The population was spread out in the village with 25.1% under the age of 18, 7.1% from 18 to 24, 26.9% from 25 to 44, 21.8% from 45 to 64, and 19.1% who were 65 years of age or older. The median age was 40 years. For every 100 females there were 85.8 males. For every 100 females age 18 and over, there were 82.1 males.
The median income for a household in the village was $38,221, and the median income for a family was $49,422. Males had a median income of $39,452 versus $24,621 for females. The per capita income for the village was $19,302. About 5.4% of families and 7.4% of the population were below the poverty line, including 11.0% of those under age 18 and 3.5% of those age 65 or over.
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- C. DeForest Cummings, former Syracuse Orange football coach
- Emmons Dunbar, agriculturalist, college football coach
- Erwin F. Dygert, noted importer of Belgian horses, and harness racing
- Elon Howard Eaton, ornithologist, attended school in Springville
- Ken Knowlton, computer graphics pioneer
- Asher P. Nichols, state senator
- Jessica Orsini, transgender alderwoman for Centralia, Missouri
- Tom Reynolds, Republican politician
- George Schuster, driver in the 1908 New York to Paris Auto Race
- Allen D. Scott, former New York state senator
- Bill Simon, songwriter (with Jack Yellen), jazz critic, saxophonist
- Joey Snyder III, pro golfer
- Bill Warner, college football coach, brother of Pop Warner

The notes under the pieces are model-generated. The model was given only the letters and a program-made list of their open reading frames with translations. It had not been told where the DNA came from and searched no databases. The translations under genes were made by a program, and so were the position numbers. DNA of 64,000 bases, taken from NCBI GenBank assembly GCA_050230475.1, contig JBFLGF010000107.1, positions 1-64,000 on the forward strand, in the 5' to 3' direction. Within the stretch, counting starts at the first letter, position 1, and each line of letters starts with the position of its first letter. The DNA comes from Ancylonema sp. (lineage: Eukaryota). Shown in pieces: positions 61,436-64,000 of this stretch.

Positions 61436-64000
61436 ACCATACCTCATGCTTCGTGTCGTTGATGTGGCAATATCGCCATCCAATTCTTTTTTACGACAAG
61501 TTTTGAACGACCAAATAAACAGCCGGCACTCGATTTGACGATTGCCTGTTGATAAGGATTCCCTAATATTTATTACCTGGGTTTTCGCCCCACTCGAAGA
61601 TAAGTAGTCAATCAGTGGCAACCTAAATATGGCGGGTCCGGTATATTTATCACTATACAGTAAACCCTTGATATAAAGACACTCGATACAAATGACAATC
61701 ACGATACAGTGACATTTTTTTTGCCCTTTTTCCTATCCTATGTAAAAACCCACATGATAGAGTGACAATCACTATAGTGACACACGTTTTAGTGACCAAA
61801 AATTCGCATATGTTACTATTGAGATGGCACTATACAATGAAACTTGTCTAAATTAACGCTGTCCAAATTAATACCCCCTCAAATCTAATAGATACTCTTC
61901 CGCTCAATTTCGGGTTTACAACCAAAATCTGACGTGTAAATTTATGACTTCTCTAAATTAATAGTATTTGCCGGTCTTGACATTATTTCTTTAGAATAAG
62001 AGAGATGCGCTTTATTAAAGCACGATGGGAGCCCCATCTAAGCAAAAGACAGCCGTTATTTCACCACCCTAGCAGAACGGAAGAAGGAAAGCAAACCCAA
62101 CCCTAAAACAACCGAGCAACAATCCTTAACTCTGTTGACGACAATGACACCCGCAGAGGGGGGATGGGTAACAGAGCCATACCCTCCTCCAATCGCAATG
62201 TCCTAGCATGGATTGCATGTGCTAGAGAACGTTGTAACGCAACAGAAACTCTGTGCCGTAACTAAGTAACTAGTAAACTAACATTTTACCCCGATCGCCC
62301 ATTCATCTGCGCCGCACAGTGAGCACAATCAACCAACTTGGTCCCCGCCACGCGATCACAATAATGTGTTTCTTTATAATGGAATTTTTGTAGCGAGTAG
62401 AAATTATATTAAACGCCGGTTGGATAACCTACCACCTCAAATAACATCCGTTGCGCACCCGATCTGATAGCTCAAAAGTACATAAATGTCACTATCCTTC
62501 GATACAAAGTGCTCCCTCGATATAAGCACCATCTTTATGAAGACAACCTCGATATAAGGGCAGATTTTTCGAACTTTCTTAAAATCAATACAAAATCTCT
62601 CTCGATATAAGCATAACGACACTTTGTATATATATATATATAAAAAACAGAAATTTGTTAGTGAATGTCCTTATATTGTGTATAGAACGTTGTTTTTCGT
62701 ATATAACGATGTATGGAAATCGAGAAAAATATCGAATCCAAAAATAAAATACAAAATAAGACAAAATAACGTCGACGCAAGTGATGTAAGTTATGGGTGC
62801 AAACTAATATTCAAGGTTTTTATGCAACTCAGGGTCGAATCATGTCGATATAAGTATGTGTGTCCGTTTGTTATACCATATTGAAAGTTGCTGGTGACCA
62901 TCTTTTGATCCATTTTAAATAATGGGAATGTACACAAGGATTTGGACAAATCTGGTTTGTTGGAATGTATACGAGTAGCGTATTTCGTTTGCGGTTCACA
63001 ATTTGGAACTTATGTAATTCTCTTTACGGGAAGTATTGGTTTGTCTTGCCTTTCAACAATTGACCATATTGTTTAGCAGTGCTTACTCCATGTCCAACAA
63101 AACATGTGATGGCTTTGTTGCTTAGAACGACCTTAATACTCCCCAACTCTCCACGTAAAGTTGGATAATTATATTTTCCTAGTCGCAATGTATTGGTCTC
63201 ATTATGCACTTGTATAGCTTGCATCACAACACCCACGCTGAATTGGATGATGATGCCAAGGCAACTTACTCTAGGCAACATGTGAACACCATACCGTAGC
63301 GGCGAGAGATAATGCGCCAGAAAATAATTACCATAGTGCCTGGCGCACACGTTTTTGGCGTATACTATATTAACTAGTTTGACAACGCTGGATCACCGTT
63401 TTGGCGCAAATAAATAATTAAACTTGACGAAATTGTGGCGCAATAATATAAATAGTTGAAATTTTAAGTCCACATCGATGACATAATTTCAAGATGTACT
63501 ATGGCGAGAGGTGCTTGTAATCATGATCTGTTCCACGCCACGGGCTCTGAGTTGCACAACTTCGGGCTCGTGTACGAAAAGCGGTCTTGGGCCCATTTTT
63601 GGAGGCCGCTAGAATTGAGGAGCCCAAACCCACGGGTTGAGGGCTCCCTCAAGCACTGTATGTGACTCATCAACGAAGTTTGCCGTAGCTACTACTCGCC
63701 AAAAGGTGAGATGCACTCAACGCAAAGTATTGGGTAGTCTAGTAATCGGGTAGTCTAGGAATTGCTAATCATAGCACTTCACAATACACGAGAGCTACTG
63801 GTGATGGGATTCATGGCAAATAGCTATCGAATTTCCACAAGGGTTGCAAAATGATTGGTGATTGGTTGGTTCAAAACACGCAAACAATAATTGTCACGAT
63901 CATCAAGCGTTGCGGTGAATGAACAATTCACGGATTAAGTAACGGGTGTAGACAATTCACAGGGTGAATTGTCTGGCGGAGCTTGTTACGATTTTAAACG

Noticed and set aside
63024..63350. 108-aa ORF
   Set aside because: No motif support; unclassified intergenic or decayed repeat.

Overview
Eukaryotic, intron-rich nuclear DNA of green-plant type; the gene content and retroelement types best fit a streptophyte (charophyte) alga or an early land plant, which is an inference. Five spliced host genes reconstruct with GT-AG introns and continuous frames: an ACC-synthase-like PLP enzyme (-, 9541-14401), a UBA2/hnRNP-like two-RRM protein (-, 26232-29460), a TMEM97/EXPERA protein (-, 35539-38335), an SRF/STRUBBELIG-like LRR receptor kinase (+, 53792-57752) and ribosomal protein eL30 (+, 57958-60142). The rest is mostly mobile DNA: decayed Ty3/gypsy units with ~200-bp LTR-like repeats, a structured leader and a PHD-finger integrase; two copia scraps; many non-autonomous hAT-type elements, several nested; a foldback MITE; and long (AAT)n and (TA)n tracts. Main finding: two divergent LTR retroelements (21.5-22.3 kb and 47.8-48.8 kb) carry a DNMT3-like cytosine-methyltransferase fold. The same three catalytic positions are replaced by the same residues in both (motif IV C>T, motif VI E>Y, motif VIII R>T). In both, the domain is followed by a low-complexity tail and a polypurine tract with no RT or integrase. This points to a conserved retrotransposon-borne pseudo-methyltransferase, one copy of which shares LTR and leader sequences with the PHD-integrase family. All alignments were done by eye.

- Glenn "Pop" Warner, coach, prompter, helped shape football into the form it is played today
- Christine Weidinger, opera singer
- Jack Yellen, songwriter (including "Ain't She Sweet" and the Franklin D. Roosevelt campaign tune "Happy Days Are Here Again")
Notable businesses and attractions
- Bertrand Chaffee Hospital - Opened in 1946, this 24-bed acute care hospital also has primary care, cardiology, emergency, surgical and outpatient services.
- Gentner Commission Market - A weekly auction and market that includes farm fresh produce, flea market items, animal barns and more. It is held every Wednesday since 1939.
- Joylan Theatre - A one-screen movie theater showing first-run films. The theater at this location was built in 1947.
- Springville Area Chamber of Commerce The chamber coordinates events and activities to promote business and commerce in the greater Springville area.
- Springville Center for the Arts - A community multi-arts center that produces theater shows, gallery exhibits, workshops and more. The original establishment closed in 2007. Their new establishment is the former Baptist Church of Springville building on the corner of the four way stop of North Buffalo Street and Franklin Street.
- "American FactFinder". United States Census Bureau. Retrieved 2008-01-31.
- National Park Service (2010-07-09). "National Register Information System". National Register of Historic Places. National Park Service.
- "National Register of Historic Places Listings". Weekly List of Actions Taken on Properties: 8/03/15 through 8/07/15. National Park Service. 2015-08-14.
- "Annual Estimates of the Resident Population for Incorporated Places: April 1, 2010 to July 1, 2015". Retrieved July 2, 2016.
- "Census of Population and Housing". Census.gov. Retrieved June 4, 2015.